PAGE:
Apart from his evocation of a woman’s life, here are two ways that Grossman shows his mastery — I use that word deliberately — of his craft. He tells us what we need to know primarily through acts and speech, rather than through description, always the mark of a poor writer — except when the description itself comes before us as unique to the character. When Ora considers her life, hers are the considerations of an impatient, dissatisfied, loving wife and mother, and the exasperated lover of Avram. Living in a house with two sons whose bond is unbreakable, and a husband who usually allies himself with them, she thinks of

finding herself faced with three rebellious adolescents who act angrily and impudently — the toilet seats were always left up in bold defiance — and she wishes she knew what it was about her that aroused this idiotic, infantile compulsion.

‘If I’d had a daughter,’ she tells Avram, ‘I think it would have strengthened me against them, the three of them, and maybe it would have softened them a little toward me.’ A daughter, after all, was someone with whom you could go to the bathroom.

Avram, unwilling to be dragged out of himself until late in the journey, declines to see a snapshot of his son. He thinks of Ofer as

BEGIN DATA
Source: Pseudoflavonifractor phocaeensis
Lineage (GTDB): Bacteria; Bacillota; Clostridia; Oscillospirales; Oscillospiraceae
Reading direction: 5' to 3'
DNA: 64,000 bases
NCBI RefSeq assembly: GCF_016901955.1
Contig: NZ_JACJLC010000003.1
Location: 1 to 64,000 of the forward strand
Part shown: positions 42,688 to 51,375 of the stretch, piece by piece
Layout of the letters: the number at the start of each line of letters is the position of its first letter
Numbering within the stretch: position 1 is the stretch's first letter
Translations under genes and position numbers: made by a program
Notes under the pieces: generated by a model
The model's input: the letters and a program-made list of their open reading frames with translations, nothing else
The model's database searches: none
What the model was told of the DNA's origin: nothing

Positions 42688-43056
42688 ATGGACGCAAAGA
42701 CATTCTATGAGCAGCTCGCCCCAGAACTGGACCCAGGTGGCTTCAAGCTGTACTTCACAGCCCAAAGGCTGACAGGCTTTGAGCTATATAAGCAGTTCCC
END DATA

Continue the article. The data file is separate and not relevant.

a vague and elusive picture that constantly squirms in his soul as Ora speaks. And she is telling me a story about him now. I’m hearing Ora’s story about Ofer. All I have to do is hear it. No more. She will tell the story and then it will be over . . . I can think about all sorts of things in the meantime.

Grossman can toss off a description with (seeming) ease: Ora watches Avram’s shadow in front of her as they walk:

When Avram waves his arms as he walks, it briefly looks as though he is placing his hand on her shoulder, and when she plays with her body in the sun a little, she can make the shadow of his arm hug the shadow of her waist.

Another sign of Grossman’s mastery is his ability to introduce story after story during the walk without showing the seams, without making them into a jumble: Avram in the Egyptian jail; Ora’s soldier-husband’s hair-raising attempt to find him in the middle of the war; the obsessions of her two sons; the gallery of characters who appear on the walk, all make their memorable imprint and disappear.

Then there is the world of the walk; the world of non-observant Jews like Ora and her family; the world of Sami, her Arab driver and friend, who tells Ora that Jewish logic defeats him:

During the day you’re always checking us and following us and going through our underwear, and at night you suddenly give us the keys to your restaurants and your gas stations and your bakeries and your supermarkets.

And there has to be at least one Jewish joke: Ora and Ilan are wondering what would have happened if, before the founding of Israel, the Jews had accepted a British offer of a Zionist state in Uganda:

Ora laughed. ‘And then we’d have to occupy Tanzania.’
‘And Kenya and Zambia.’
‘Of course, just to protect ourselves from their hatred.’
‘And teach them to love Israel and give them a little Yiddishkeit with chicken soup.’

This article first appeared in the print edition of The Spectator magazine, dated

Tags: Fiction, Historical fiction, Israel